Greg Carere works on the 99Papers.org Screening team, offering feedback to teachers so they can submit clear, eligible, and persuasive projects.
There isn’t One Big Secret to writing an incredible project essay—each one is going to be a unique reflection of the specific teacher and request—but there are a couple of things to keep in mind if you’re hoping to tell the best possible story. Whether this is your first 99Papers.org project or you’re a seasoned vet, we’ve got four essential tips for putting your request into words.
First up, let’s take a look at this project essay from the very handsome Mr. Greg (that’s, um, me… just for reference):
Mr. Greg sure seems enthusiastic about his project, but there’s a lot about his essay that’s unclear; it isn’t easy to picture exactly what items his project is for or why it’ll be great for his students. So, let’s tackle this one step at a time.
1. Talk about the items in your project cart
This might seem obvious, but not describing the requested materials in the essay is the most common reason for a project being returned to draft by our team of screeners (that’s the mix of 99Papers.org staff and teacher volunteers who review and approve every project that goes live on the site). It’s easy to gloss over what, exactly, you’re asking for and forget to connect those ideas to the materials the 99Papers.org project will provide. And frequently, like in Mr. Greg’s project, we see broad terminology, like “materials” or “technology,” that makes it hard to tell from the essay what, specifically, the students need.
Being explicit about the contents of your cart in your essay is great for the screening team because we can make sure you’re getting exactly what you want, and can double check with you if, say, something was added to the project by mistake. And it’s great for donors, because they’ll be able to imagine exactly what you want and why you want it; you’ll be making it easier for them to say, “Yes, this is where I want my money to go.”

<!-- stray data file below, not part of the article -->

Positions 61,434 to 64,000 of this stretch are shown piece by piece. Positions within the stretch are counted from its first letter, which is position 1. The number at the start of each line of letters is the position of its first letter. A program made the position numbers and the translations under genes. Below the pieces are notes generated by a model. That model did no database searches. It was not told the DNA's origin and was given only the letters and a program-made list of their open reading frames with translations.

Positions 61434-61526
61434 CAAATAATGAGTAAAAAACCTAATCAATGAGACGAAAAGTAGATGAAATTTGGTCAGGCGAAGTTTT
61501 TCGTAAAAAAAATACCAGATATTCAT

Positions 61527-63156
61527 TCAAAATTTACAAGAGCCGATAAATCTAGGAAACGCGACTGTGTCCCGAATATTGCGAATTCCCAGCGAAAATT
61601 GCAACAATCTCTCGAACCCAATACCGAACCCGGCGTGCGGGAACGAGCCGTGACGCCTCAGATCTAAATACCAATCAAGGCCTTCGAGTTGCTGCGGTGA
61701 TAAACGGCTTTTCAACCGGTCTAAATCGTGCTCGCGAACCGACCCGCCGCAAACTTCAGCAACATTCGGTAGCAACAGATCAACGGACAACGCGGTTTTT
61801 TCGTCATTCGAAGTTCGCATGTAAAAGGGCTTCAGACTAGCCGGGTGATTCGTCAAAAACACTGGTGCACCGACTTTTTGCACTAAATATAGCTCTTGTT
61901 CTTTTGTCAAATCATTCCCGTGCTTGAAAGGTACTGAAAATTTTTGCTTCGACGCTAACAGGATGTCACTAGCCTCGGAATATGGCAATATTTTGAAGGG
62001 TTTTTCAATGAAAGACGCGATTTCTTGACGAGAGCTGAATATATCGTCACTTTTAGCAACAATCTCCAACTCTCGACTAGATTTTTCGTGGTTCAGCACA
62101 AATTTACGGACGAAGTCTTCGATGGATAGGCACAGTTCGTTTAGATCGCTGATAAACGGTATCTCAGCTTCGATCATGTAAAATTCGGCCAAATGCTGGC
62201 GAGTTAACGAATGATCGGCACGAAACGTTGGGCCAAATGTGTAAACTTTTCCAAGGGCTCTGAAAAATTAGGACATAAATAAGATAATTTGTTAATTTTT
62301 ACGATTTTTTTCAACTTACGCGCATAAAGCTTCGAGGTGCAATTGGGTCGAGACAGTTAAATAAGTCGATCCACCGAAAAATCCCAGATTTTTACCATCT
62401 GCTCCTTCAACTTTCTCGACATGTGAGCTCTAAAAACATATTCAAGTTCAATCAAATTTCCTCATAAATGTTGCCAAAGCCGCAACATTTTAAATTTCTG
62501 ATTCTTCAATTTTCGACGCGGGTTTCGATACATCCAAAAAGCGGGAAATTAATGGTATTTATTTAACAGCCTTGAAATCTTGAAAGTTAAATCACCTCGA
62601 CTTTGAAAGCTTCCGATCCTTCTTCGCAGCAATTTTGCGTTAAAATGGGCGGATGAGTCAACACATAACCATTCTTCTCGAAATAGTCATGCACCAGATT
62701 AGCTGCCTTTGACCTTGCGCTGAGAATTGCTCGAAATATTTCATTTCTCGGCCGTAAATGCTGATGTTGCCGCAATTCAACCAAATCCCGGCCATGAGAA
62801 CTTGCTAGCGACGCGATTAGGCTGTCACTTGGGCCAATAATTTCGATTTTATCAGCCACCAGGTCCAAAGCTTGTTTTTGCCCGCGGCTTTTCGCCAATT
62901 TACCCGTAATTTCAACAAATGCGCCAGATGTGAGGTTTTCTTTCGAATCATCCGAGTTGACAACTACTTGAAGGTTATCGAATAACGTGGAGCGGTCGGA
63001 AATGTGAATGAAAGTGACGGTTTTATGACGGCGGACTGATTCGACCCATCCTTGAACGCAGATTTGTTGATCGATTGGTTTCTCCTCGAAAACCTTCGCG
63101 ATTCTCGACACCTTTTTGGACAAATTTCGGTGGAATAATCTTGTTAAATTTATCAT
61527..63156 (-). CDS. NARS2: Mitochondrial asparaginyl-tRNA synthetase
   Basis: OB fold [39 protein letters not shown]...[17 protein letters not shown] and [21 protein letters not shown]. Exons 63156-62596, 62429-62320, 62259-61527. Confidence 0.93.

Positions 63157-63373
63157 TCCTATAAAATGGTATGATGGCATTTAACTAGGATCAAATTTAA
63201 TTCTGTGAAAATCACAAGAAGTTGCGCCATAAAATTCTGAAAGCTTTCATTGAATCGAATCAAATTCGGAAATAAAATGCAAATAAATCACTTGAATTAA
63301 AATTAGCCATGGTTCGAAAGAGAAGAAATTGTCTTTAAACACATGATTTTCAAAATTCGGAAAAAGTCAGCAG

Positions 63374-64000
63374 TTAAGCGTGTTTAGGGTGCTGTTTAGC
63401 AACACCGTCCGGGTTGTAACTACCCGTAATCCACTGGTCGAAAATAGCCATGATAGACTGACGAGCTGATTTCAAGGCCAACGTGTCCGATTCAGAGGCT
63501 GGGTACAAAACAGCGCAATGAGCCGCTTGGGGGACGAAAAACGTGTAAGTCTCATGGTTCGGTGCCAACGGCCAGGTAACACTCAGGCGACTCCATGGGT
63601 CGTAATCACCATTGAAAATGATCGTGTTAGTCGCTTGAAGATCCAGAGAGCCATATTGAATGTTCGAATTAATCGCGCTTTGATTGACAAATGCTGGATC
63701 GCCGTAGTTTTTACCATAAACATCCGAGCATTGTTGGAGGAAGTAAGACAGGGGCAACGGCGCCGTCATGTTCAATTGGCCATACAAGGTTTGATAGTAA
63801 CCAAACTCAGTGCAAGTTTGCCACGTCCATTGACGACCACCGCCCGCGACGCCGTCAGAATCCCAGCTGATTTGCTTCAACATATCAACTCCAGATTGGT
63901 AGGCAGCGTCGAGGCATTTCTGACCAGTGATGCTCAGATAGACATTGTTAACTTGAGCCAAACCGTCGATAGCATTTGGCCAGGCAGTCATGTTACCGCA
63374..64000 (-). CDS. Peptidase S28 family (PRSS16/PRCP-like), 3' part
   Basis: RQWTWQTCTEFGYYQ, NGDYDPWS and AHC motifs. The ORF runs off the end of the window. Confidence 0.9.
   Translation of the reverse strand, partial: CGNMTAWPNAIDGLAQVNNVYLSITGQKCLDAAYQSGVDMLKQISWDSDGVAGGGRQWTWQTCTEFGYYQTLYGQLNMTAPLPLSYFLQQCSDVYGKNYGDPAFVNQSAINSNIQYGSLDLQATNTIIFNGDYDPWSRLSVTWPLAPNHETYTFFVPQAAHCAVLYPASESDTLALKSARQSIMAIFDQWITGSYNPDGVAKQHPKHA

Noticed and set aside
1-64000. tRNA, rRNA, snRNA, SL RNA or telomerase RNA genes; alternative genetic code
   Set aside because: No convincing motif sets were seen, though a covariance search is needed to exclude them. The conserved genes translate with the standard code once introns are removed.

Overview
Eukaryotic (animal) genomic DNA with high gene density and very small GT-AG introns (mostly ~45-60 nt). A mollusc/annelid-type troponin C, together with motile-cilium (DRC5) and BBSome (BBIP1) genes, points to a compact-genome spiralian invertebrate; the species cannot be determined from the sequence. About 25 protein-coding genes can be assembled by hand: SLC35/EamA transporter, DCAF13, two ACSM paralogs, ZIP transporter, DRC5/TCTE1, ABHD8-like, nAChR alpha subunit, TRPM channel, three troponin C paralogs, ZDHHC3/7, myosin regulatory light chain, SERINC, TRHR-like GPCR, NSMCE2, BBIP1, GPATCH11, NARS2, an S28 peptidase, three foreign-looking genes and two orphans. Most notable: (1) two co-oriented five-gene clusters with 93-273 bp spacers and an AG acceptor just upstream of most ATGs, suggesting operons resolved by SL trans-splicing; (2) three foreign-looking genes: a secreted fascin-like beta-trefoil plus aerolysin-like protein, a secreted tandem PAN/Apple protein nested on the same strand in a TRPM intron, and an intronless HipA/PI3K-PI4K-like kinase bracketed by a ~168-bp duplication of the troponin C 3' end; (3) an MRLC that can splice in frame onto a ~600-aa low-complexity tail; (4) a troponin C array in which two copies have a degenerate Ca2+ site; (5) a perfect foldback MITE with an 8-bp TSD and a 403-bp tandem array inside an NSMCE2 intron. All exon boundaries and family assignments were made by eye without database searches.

2. Describe the student experience
You can bring your donors into your classroom by focusing on how students will use the requested materials once they’ve arrived. For instance, what will Mr. Greg’s students love about having new seating options and Chromebooks in the classroom? This sort of stuff might seem self-explanatory—students are going to sit on the seating, and do computer-y things with the Chromebooks—but the more detail and context you can provide, the easier it’ll be for your donors to connect to your project. Remember, some of your donors may not have spent time in a classroom in many years.
3. Treat your essay like a story
Your donors will be joining you and your students on a journey, getting a glimpse inside your classroom and watching it transform as your new resources arrive. You can give them a preview of that journey in your essay by using compelling language and a narrative. Give your essay an arc: let your donors see what your classroom is like before you’ve received your materials, and how awesome it will be after those resources have arrived. A story gives them a sense of who they’re helping and makes your case by demonstrating the impact their donation will have on the lives of your students.
In Mr. Greg’s case, he should ask himself: what do his students see when they show up in the classroom right now? What do they need? And what will that space look like when the wobble cushions and Chromebooks are in his students’ hands?
4. Stay away from jargon.
It’s easy to slip into teacher-speak—using statistics, technical language or words that might not be familiar to people outside of the education field. Terms like “flexible seating”, “manipulatives”, or “centers”, and abbreviations like ELL or IEP, are a great shorthand for folks in-the-know. But there’s a good chance these terms will fly over the heads of at least some of your potential donors.
Pretend that the person reading your project isn’t a teacher. Pretend that they have never been in a classroom, or even heard of a school! Okay, maybe you don’t have to go quite that far—but be aware of when you’re dipping into terminology that isn’t universal, and provide context where needed.
With those four points in mind, let’s take a look at a new draft of Mr. Greg’s essay:
This is the kind of essay our screening team loves to see. More importantly, it’s the kind of story that donors want to read: a story about how giving some of their time, attention, and money to a passionate teacher’s idea will make a difference for their students.